Washington Supreme Court blocks coronavirus-related release of violent convicts

Thanks to a close state Supreme Court decision this week, violent convicts in Washington won’t be released due to coronavirus concerns, the Washington Examiner reported.

In a 5-4 ruling, the justices of the state’s high court rejected arguments made by lawyer Nicholas Straley, who contended that the state’s correctional facilities are ill-equipped to protect inmates from COVID-19.

“We can all hold out in our homes. We can decide who we allow into our homes,” Straley was quoted by local Fox affiliate KCPQ as saying. “People in prison do not have that option,” he added.

Weighing the risks

“All of the evidence in the court record showed that the Governor’s and the Department of Corrections’ (DOC) actions to date have been insufficient to meet public health recommendations,” Straley continued.

“Uniformly, national public health and correctional experts agree that to protect people in prison from the virus, a significant reduction of the prison population is necessary,” he added.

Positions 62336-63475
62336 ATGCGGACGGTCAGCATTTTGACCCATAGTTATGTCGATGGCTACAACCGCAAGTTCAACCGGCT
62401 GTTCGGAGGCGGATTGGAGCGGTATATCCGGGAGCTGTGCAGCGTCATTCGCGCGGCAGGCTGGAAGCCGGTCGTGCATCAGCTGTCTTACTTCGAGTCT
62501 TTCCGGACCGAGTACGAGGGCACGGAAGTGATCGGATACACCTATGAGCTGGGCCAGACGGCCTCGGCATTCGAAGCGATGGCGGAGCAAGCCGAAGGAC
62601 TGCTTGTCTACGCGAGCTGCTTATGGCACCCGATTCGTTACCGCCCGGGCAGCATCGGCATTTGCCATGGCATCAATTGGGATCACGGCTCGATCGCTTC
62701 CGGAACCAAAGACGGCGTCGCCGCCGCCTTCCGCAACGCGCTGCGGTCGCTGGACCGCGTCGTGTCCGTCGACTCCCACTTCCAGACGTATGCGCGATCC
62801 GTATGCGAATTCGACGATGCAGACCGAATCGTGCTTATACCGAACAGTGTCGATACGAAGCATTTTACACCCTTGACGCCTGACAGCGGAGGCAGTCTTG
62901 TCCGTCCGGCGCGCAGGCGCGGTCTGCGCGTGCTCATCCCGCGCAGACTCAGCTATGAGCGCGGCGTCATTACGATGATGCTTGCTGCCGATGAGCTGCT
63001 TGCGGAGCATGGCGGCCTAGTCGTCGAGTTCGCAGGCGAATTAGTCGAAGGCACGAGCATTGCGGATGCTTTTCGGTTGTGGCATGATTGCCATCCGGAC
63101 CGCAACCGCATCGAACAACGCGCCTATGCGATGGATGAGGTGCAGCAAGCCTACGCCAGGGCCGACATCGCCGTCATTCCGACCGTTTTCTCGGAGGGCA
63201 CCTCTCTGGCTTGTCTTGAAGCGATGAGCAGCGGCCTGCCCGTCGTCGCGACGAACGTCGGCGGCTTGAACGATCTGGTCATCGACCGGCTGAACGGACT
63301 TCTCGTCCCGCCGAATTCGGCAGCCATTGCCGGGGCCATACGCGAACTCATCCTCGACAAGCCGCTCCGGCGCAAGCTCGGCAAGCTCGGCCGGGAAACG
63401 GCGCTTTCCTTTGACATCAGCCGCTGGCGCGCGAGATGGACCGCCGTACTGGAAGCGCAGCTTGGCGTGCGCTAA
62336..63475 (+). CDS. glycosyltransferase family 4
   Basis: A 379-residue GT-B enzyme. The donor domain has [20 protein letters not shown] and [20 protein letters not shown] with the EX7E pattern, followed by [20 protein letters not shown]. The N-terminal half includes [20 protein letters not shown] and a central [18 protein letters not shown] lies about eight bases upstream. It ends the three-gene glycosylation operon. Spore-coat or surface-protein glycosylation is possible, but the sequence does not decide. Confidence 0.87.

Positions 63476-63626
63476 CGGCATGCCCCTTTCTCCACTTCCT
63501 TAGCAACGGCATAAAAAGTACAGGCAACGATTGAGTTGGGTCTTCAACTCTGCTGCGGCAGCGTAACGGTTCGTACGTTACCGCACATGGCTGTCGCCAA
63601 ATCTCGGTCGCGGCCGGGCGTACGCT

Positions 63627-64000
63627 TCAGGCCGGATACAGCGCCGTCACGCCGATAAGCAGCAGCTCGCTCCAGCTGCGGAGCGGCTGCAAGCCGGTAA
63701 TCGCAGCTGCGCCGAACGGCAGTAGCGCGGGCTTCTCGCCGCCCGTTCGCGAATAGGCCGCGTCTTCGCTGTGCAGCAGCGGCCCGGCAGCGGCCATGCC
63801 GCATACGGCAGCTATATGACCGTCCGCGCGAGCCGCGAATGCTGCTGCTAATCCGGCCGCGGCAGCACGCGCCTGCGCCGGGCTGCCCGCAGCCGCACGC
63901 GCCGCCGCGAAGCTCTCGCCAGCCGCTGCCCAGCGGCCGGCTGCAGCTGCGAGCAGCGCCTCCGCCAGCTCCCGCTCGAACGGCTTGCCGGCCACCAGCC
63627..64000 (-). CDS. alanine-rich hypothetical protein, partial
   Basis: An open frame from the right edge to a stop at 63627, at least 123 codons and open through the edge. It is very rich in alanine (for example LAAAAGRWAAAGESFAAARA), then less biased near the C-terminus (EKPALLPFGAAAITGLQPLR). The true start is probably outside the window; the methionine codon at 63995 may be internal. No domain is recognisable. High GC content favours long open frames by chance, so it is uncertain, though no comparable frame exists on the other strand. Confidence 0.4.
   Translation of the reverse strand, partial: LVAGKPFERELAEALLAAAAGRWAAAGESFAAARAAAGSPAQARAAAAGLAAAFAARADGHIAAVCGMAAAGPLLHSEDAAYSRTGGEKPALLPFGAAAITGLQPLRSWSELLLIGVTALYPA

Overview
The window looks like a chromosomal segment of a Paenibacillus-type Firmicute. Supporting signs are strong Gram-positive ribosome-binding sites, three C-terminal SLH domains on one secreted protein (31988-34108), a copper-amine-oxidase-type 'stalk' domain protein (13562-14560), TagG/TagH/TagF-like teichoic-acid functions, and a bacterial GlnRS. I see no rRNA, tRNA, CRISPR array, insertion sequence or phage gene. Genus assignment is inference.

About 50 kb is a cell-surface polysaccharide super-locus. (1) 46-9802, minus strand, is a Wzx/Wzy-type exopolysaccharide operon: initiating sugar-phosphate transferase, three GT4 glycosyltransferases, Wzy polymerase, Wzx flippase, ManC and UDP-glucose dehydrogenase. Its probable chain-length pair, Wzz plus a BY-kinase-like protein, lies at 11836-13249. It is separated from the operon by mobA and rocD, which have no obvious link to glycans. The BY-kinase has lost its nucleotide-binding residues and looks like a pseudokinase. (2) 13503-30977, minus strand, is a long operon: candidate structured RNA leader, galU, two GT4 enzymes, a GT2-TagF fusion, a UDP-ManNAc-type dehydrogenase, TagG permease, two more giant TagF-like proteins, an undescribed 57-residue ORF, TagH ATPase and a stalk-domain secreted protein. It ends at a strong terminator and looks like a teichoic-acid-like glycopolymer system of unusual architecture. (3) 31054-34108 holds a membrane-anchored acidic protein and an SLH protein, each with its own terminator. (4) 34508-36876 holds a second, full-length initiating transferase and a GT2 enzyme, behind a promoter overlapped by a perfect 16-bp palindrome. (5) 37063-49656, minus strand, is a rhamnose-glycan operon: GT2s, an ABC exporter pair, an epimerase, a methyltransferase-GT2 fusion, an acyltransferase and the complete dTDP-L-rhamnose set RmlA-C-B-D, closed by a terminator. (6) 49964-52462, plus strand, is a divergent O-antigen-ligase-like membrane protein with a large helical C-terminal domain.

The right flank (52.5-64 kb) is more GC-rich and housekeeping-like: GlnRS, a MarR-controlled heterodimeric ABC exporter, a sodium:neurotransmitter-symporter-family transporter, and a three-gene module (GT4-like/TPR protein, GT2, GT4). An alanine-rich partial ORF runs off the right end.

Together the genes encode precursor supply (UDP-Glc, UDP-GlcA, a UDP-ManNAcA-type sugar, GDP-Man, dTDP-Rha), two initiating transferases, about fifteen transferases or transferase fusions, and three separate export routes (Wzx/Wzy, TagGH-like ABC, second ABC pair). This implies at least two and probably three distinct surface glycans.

However, Assistant Attorney General John Samson didn’t agree with that assessment, and he argued that there are other ways the threat to prisoner health can be addressed, pointing to the fact that inmates have been provided with protective gear such as face masks and that significant testing of incarcerated individuals had already begun, according to the Washington Examiner.

“If there are unconstitutional conditions, the remedy is not release from confinement, the remedy is to fix those unconstitutional conditions and we would submit that they have not even made that first step of showing unconstitutional conditions,”  Samson said.

Dangerous ripple effects

The assistant AG also pointed to some of the potentially serious practical consequences of turning large numbers of offenders back out onto the street.

“A large majority of individuals under normal circumstances become homeless,” Samson pointed out, adding that a large influx of new homeless individuals would mean “the resources are going to be broke and the system’s going to be broken.”

According to KCPQ, some 24 corrections employees and 13 inmates have thus far tested positive for COVID-19, with most of the cases impacting the Monroe Correctional Complex.

It was also reported that notorious serial killer Gary Ridgway was among those who could have been turned loose had the lawsuit succeeded.

Dubbed the “Green River Killer,” Ridgway was given a life sentence in 2003 for the murder of 49 people, although authorities suspect that he may have killed many more.

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